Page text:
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Wherefore that faint smile of thine,
Shadowy, dreaming Adeline?

Some honey-converse feeds thy mind,
Some spirit of a crimson rose
In love with thee forgets to close
His curtains, wasting odorous sighs
All night long on darkness blind.
What aileth thee? whom waitest thou
With thy softened, shadowed brow,
And those dew-lit eyes of thine,
Thou faint smiler, Adeline?

Lovest thou the doleful wind

When thou gazest at the skies?
Doth the low-tongued Orient

Wander from the side o' the morn,
Dripping with Sabaian spice
On thy pillow, lowly bent
With melodious airs lovelorn,

Breathing light against thy face,
While his locks a-dropping twined
Round thy neck in subtle ring
Make a carcanet of rays

And ye talk together still, In the language wherewith Spring Letters cowslips on the hill? Hence that look and smile of thine, Spiritual Adeline.

A CHARACTER.

With a half-glance upon the sky
At night he said, "The wanderings
Of this most intricate Universe
Teach me the nothingness of things."
Yet could not all creation pierce
Beyond the bottom of his eye.

He spake of beauty: that the dull
Saw no divinity in grass,
Life in dead stones, or spirit in air;
Then looking as 'twere in a glass,
He smoothed his chin and sleeked his'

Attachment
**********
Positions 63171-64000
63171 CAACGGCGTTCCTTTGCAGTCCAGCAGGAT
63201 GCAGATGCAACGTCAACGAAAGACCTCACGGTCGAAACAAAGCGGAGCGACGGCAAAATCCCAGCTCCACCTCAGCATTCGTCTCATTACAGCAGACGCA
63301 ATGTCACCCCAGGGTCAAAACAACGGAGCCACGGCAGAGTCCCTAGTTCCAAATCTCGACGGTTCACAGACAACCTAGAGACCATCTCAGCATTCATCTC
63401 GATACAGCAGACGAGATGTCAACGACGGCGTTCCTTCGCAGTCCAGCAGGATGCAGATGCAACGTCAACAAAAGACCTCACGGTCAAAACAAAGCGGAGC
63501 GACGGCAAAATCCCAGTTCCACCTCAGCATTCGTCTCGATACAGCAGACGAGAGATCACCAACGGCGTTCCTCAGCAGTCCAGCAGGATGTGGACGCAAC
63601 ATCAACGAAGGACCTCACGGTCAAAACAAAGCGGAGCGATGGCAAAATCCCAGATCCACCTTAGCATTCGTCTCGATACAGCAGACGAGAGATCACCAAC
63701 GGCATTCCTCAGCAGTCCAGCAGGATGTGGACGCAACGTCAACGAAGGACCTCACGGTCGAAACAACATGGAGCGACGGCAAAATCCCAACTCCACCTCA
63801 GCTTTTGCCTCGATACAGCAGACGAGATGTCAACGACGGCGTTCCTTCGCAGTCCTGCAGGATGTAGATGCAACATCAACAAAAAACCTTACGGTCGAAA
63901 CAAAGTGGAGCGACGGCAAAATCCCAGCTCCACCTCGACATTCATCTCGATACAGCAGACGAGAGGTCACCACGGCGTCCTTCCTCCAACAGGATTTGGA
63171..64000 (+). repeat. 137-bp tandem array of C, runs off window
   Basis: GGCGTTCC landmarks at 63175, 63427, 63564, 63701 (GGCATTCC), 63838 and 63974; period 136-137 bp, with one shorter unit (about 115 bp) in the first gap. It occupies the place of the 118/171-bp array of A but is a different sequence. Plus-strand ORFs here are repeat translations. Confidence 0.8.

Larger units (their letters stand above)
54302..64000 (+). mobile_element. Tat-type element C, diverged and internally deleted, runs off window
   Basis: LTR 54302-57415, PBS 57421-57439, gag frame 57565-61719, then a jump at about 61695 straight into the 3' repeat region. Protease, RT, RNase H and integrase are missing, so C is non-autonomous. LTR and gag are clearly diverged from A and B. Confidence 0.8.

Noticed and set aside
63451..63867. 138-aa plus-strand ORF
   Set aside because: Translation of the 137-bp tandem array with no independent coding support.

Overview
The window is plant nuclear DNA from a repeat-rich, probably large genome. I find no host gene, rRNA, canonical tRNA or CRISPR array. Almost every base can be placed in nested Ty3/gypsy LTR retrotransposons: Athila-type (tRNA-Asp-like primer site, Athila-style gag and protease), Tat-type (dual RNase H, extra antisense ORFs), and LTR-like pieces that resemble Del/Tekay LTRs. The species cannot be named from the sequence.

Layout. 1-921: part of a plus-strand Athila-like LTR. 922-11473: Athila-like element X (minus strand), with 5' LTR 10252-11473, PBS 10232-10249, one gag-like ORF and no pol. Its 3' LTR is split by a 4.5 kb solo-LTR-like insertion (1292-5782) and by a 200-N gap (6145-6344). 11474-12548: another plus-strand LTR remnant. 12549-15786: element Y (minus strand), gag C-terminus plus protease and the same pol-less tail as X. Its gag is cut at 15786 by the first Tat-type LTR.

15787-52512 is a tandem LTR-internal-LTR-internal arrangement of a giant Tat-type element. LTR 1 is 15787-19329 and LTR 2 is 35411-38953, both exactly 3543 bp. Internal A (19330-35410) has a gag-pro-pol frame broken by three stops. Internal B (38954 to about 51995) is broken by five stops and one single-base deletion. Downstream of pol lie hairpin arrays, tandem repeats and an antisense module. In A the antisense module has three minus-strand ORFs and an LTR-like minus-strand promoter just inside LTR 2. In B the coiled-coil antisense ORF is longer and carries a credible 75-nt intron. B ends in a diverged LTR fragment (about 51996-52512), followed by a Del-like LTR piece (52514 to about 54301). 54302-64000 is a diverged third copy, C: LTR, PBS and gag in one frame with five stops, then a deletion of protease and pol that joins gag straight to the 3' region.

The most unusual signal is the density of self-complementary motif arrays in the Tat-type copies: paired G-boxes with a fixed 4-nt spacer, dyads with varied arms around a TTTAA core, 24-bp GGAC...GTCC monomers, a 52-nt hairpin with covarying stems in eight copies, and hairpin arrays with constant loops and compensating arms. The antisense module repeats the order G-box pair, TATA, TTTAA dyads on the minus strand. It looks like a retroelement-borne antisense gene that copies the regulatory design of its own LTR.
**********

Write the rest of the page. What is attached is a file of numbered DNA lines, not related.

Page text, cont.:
And said the earth was beautiful.

III.

He spake of virtue: not the gods
More purely, when they wish to charm
Pallas and Juno sitting by:
And with a sweeping of the arm,
And a lack-lustre dead-blue eye,
Devolved his rounded periods.

rv.
Most delicately hour by hour
He canvassed human mysteries,
And trod on silk, as if the winds
Blew his own praises in his eyes,
And stood aloof from other minds
In impotence of fancied power.

With lips depressed as he were meek,
Himself unto himself he sold:
Upon himself himself did feed:
Quiet, dispassionate, and cold,
And other than his form of creed,
With chiselled features clear and sleek.

THE POET.

The poet in a golden clime was born,

With golden stars above; Dowered with the hate of hate, the scorn of scorn, The love of love.

He saw through life and death, through good and ill,

He saw through his own soul. The marvel of the everlasting will, An open scroll,

Before him lay: with echoing feet he threaded

The secret'st walks of fame: The viewless arrows of his thoughts were headed And winged with flame,

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